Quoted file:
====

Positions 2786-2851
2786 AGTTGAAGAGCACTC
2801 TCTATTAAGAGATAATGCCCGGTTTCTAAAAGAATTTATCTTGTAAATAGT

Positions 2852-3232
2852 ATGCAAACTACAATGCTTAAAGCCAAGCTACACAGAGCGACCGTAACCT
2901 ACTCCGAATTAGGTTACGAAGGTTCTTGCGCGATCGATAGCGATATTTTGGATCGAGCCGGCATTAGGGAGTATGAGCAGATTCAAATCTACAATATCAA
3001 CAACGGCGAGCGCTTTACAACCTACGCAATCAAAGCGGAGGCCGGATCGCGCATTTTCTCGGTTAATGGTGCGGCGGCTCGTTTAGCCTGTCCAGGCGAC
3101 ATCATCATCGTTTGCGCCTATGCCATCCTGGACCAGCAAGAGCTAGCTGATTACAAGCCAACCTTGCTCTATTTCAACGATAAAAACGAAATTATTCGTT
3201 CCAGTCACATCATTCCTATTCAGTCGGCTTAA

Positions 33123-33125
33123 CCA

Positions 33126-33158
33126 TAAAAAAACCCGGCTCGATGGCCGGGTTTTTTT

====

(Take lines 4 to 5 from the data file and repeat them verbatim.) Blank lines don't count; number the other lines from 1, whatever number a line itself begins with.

Positions 2852-3232
2852 ATGCAAACTACAATGCTTAAAGCCAAGCTACACAGAGCGACCGTAACCT